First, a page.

Our Home

 

Up Garden 2004 Garden 2006

Our original house on a bright sunny winter day

 

In 2008, we began to renovate our house, a process that will probably last for the rest of our lives.  The basement had never been finished, except for a dingy bedroom at the bottom of the stairs.  We decided to make it into a nice guest room, but it had an awkward jog at one end where the stairwell jutted into the room.  We measured carefully and decided the jog was just big enough to hold a tiny en suite.  Our friend, design consultant and part-time building contractor, Yvon St. Laurent, concurred and proceeded to turn our daydreams into reality.  Some complicated plumbing was necessary, but everything worked out even better than we hoped.  Yvon accomplished his trademark wizardry with ceramic tile and our guest suite is a little gem.

Guest bedroom Tiny en suite bathroom Shower in en suite

 

At the same time as we renovated the guest room, we asked Yvon to tackle a project in the dining room.  Originally, there were three deep closets situated between the dining room and the central hall.  These closets were almost three feet deep, so a lot of the space was poorly used.  We divided the space in half, lengthwise, so on the hallway side, we now have three complete closets of a useful depth.  Susan had a vision for the dining room side.  She described it to Yvon who drew up sketches of her ideas for our approval.  Then he built two beautiful china cabinets with glass doors and recessed lighting.  For the centre section, he built a lower cabinet with a granite top.  The space above features a striking accent lamp.  Working together, Susan and Yvon made our dated 1960's dining room into the centerpiece of our home.

 

New wall unit in dining room

 

In 2010, we launched a long-awaited project to renovate our kitchen.  In classical early-60's fashion, it lent heavily to orange arborite.  My parents could only afford "temporary" home-built plywood cabinets when they built the house, but somehow they never got replaced.  Susan had painted them white and covered the orange arborite with her favourite dark green, but the room was long overdue for a refit.  B&M Delivery Service parked a big dumpster at the back door and the kitchen was gutted to the bare studs. Of course, I still had to feed myself while the work progressed, so I fashioned a temporary kitchen.  It served the purpose, but I had to disconnect it and move it into the dining room every time Yvon showed up.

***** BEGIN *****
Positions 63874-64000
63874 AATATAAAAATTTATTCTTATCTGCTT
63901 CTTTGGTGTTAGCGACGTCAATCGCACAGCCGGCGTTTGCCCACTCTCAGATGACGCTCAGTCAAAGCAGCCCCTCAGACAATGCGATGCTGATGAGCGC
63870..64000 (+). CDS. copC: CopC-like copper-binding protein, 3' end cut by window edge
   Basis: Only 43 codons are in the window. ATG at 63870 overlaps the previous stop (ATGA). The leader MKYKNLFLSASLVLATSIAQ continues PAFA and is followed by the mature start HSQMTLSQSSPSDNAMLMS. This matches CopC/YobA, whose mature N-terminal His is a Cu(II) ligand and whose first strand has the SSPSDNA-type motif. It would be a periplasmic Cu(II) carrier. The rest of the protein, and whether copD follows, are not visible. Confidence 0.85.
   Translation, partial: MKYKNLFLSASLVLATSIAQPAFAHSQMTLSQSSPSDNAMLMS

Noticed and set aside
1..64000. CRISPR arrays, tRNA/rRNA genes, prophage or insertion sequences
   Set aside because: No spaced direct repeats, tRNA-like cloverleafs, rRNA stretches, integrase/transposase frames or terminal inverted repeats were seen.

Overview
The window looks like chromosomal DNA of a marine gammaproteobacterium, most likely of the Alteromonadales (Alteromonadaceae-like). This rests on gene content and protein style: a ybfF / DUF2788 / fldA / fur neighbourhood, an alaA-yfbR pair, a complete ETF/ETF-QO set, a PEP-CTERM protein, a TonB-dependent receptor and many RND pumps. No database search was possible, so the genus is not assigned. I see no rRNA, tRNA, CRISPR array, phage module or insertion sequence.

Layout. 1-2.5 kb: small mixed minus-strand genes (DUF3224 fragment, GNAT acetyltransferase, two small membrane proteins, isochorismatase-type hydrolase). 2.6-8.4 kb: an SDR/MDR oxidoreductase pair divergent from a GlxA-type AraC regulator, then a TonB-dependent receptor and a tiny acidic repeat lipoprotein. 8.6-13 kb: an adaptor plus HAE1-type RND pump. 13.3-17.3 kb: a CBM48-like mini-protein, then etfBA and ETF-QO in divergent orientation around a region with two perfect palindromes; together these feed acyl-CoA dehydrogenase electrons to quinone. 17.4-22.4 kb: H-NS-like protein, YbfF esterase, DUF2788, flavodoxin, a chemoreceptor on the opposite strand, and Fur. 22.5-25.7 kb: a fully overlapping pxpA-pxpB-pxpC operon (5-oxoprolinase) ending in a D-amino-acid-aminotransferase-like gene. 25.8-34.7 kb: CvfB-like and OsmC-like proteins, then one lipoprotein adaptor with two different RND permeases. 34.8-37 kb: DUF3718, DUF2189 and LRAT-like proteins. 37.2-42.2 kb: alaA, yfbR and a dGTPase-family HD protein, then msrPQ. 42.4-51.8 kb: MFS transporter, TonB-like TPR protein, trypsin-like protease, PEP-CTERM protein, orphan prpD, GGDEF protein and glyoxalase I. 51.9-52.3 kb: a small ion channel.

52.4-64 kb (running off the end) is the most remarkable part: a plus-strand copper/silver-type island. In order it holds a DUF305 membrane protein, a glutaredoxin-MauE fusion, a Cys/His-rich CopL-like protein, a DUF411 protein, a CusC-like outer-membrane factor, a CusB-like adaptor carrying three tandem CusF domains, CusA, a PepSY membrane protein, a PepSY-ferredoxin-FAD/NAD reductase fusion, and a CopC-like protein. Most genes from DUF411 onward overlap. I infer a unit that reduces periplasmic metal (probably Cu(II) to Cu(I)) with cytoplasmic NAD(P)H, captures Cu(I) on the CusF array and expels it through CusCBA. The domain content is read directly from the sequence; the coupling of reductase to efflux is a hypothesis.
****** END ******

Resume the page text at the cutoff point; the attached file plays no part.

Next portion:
The old kitchen before demolition Not much left New insulation and my temporary kitchen

 

New insulation and drywall started the renewal and then the beautiful cabinets were installed.  We splurged on granite countertops to set off the cabinets and Susan chose a striking sink and faucet set.  Our friend, Yvon, did a beautiful job of laying the ceramic tile and finishing the trim and the project was finally complete.  Susan has an unerring instinct for choosing the most expensive option for any given project.  The kitchen project cost just slightly less than we paid my mum and dad for the farm!

 

 

During the summer of 2011, we carried out some more long-awaited renovations.  Like most farmhouses, nobody ever used our front door, but the back-door entry is small and cramped.  We bowed to the inevitable and decided to make the back door into our main entrance.  The solution was a small entry-way addition with a nice porch and a coat closet.  We also opened up the stairwell, by removing the solid partitions and replacing them with open railings.  That end of the house is now airy and filled with light and our guests have room to remove their coats and boots.

 

 

 

 

Stairwell looking into the entry New entrance door New stair railing

 

At the same time, since the house was full of drywall dust anyway, we tackled the laundry room.  This part of the basement had never been finished since the house was built in 1963.  All these years later, it was still bare concrete walls, open ceiling joists, dust and cobwebs.  Insulation, drywall, ceramic tiles on the floor and new sink and cabinets transformed the dingy room into a bright shiny workspace.  What a difference!

Shiny new laundry room to replace dingy old basement space

 

For thirty years we daydreamed about building an addition, but never imagined we would ever be able to actually do it.  In 2012, thanks to Susan slaving away in the Alberta Oil Sands, we were finally able to bring our dream to reality.  The original living room was narrow and cramped and we never could arrange the furniture comfortably. 

We added a new living room, 16' X 22' and then used some of the old living room space to enlarge the master bedroom and create a walk-in closet and an en suite bathroom.

Living room addition with a small deck

The new living room is full of light

Lovely fireplace with granite hearth

A large bay window brightens the dining room

 

The new living room is large enough so the furniture doesn't have to be pushed up against the walls.  There are lots of windows, a gas fireplace and garden doors out onto a small deck.  Once all the building was complete, we had maple hardwood flooring installed throughout the entire house.  There are still some small projects left to finish, but the big jobs are done and we can enjoy our new beautiful and spacious home.

We often wonder what my mother would think if she could see her house today.  We think she would approve.

Up Garden 2004 Garden 2006